Hell on Wheels Handbook – The Native American Experience

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As the Transcontinental railroad roared interminably westward, bringing technology and thousands of settlers with it, the centuries-old cultures of Northern Cheyenne, Sioux, and Arapaho were severely threatened. Formerly plagued by decades of mass immigration by settlers along the Overland trails, the railroad only worsened conflict already brewing between whites and natives. This conflict would eventually erupt into all-out warfare — a war of tradition versus progress.

While laying track along the Platte Valley in 1865, workers first grew fearful of what would later become known as “the Indian menace.” Tribal leaders, wary of further conflicts with whites, usually ordered their warriors to stay away from the railroad. However, young Cheyenne and Sioux braves could not always be controlled, rustling livestock, fearlessly attacking and shooting-up work crews as well as terrorizing isolated Hell on Wheels towns. Lacking army presence or significant federal protection, Union Pacific workers would in most cases have to protect themselves. Even with rifles at the ready, surveying teams were still left vulnerable, striking out ahead of work crews, and often times never coming back.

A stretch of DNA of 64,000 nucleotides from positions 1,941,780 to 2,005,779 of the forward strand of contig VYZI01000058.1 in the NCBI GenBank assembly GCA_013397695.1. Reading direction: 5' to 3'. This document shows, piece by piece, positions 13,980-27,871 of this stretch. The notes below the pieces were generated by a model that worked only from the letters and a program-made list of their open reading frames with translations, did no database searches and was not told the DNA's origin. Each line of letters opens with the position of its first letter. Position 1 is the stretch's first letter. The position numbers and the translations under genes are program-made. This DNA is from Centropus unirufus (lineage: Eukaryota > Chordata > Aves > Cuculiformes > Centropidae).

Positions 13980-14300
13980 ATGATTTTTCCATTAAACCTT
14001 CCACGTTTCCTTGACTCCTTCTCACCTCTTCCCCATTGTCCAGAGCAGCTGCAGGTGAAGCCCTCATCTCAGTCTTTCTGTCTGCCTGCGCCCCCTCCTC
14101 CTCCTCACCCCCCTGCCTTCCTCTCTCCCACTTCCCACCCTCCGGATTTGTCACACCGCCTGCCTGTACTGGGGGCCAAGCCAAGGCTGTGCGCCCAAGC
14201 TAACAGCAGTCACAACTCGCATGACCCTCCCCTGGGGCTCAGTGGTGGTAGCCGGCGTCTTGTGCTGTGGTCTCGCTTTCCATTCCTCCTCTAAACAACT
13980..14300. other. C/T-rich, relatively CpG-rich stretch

Native Americans even sabotaged the iron rails themselves. The Natives despised the rail not only for ruining the land, but for splitting the Great Plains buffalo herd into two parts — as the buffalo would not cross the tracks. Without free-ranging buffalo, the Indians’ nomadic lifestyle and freedom were in jeopardy. Refusing to relinquish their independence, the Indians fought back. In August of 1867, a Cheyenne raid derailed a train by tying a stick across the rails and overturning a handcar, killing its crew of repairmen. In 1868, a group of Sioux created a more intense blockade, upturning both rails and piling wooden ties in between them, then tying the whole thing together with telegraph wire. The resulting wreck killed two crewmen, one of whom was horrifically crushed beneath the train’s boiler.

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Filed under: Hell on Wheels Handbook

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